Got a passion for sustainability, biodiversity and conservation? Are environmental sciences at the heart of your next career aspiration? If you’re looking to advance your career, move into leadership, become an expert in your field or dive into some truly meaningful research – we can help.
After all, we’re rated above world standard in environmental sciences and management in the latest Excellence in Research for Australia evaluation. And environmental science is just one of many areas where Charles Sturt’s staff and students are making a real difference. Here’s some inspiration…
Using 3D printers to save native species
With the world getting warmer and bushfires raging, have you ever thought about native animals struggling to find a home? Gliders, parrots, owls, even ducks use hollow branches as cool, safe places to raise a family. But as big trees become rarer, our Australian wildlife start to run out of options.
That’s when the Charles Sturt research team put their heads together and started to think (wait for it…) outside the box! The nesting box, that is.
In a revolutionary breakthrough that’s helping house Australian fauna, researchers like Professor David Watson are using 3D printing technology to create new habitats for native species.
“We’re developing innovative ways to make homes for wildlife that can handle climatic extremes, from summer heatwaves to winter cold snaps. This project responds to the challenge of climate change.”
Professor David Watson
Working with communities to preserve native Australian fish
Dr Lee Baumgartner is a fish ecologist and an expert in fisheries and river management. And he’s in the know when it comes to important research Charles Sturt is doing around fisheries management, environmental preservation and food sustainability.
“Some species run the risk of becoming extinct in the next 20 years or less. So we’re focusing a lot of our work on making sure that doesn’t happen. Students can be involved, from Honours students and those doing higher degrees by research, to undergraduates.”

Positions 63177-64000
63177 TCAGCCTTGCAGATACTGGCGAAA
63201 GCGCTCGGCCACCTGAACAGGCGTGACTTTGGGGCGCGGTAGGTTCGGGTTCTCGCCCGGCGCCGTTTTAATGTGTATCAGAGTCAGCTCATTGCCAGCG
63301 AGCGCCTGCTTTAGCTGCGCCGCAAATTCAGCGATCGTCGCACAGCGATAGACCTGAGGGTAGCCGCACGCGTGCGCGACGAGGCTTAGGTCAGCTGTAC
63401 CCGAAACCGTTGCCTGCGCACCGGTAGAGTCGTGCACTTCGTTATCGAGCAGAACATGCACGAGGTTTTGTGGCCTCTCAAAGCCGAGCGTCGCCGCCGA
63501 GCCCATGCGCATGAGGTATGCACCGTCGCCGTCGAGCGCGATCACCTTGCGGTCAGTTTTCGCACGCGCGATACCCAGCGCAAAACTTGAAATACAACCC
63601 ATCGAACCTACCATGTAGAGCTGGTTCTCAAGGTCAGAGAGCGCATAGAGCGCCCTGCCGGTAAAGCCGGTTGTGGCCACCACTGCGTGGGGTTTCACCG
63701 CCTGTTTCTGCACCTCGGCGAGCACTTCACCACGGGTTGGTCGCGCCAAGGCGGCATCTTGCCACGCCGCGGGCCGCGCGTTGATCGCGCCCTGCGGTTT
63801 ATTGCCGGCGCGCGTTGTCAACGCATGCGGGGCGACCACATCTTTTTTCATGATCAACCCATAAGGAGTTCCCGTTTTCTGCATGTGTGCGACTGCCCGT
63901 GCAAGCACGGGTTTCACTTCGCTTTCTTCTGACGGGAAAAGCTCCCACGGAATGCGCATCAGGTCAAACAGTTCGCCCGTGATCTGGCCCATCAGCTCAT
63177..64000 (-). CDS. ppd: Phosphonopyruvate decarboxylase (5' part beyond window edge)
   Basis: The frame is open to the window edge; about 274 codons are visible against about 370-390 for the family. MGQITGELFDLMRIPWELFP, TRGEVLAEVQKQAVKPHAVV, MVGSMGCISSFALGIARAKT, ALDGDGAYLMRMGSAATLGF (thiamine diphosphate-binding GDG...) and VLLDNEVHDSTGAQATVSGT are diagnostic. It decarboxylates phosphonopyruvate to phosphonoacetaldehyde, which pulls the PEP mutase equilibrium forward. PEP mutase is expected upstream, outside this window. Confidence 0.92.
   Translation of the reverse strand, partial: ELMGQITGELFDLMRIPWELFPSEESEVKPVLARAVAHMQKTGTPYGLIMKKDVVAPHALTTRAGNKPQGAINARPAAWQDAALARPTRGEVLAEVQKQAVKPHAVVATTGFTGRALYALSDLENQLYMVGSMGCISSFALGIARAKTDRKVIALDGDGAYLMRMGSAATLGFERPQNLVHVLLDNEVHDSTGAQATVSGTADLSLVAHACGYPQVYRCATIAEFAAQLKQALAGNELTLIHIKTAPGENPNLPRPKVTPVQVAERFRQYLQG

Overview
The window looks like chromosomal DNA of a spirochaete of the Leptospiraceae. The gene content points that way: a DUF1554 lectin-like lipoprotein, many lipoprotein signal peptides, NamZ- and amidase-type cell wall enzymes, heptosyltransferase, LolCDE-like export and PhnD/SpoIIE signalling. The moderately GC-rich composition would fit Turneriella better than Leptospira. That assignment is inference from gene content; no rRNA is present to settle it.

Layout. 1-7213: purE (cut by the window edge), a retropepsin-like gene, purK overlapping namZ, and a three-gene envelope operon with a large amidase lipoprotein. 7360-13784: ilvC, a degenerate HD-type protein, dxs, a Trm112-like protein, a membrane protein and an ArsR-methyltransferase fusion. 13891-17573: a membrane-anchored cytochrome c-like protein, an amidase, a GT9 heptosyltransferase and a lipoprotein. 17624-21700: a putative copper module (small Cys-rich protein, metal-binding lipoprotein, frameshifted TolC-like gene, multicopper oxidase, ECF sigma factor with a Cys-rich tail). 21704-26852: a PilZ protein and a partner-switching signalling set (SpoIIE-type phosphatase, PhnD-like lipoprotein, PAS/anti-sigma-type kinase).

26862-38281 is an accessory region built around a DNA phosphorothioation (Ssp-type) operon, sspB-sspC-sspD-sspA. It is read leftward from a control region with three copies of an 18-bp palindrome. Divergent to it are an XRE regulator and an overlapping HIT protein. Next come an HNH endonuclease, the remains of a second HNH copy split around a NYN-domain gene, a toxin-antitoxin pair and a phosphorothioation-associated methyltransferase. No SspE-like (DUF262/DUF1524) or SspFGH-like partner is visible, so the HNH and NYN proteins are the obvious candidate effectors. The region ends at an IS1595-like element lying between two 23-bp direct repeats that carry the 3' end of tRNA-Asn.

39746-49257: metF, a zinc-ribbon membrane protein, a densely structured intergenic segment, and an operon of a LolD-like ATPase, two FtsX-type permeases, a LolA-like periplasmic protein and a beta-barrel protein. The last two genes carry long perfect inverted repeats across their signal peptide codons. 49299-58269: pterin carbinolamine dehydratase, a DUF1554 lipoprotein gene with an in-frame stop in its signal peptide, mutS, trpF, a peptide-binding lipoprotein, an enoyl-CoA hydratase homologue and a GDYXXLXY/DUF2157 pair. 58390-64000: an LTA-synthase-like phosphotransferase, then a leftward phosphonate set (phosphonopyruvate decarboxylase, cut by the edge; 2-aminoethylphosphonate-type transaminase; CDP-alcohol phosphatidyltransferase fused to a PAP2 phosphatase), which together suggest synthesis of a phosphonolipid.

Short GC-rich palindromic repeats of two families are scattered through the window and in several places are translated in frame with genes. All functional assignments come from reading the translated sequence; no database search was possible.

“The key question is the balance between biodiversity and sustainable human development. How much development can you have before you impact upon the species too much?”
Dr Lee Baumgartner
Helping the Murray-Darling to flow
The Murray-Darling Basin is Australia’s largest and most complex river system. It serves millions of people with drinking water. It irrigates the nation’s food bowl. And it feeds many wetlands, where countless species of animals and plants make their home.
Charles Sturt University’s Professor Robyn Watts is helping inform the management and restoration of aquatic ecosystems with her Murray-Darling Basin research. And she’s also communicating how these complex systems function, and why they are so important.
“There are four levels of complexity with the Murray-Darling Basin: geographic, institutional, social and ecological. Within that network, there are many different perspectives on how to best manage the system. Despite this”
“There’s been a decades-long effort by different agencies, community groups, irrigator groups, environmental groups and scientists to work together.”
Professor Robyn Watts
Saving the southern bell frog
How important is a frog to its environment? What would it say about us as a society if we didn’t endeavour to preserve endangered species? How can we ensure the best outcomes for animals, plants, natural ecosystems… and people? These questions run through the research of Associate Professor Skye Wassens who’s conducting endangered species research.
“As a society we have made the decision to try to prevent further extinction of native plants and animals. Most importantly, once you’ve lost these species, that’s it, and it only takes a couple of years of drought to decimate their numbers.”
“Most importantly, once you’ve lost these species, that’s it, and it only takes a couple of years of drought to decimate their numbers.”
Associate Professor Skye Wassens
Want to get involved?
Choose where you’ll make a difference in environmental sciences.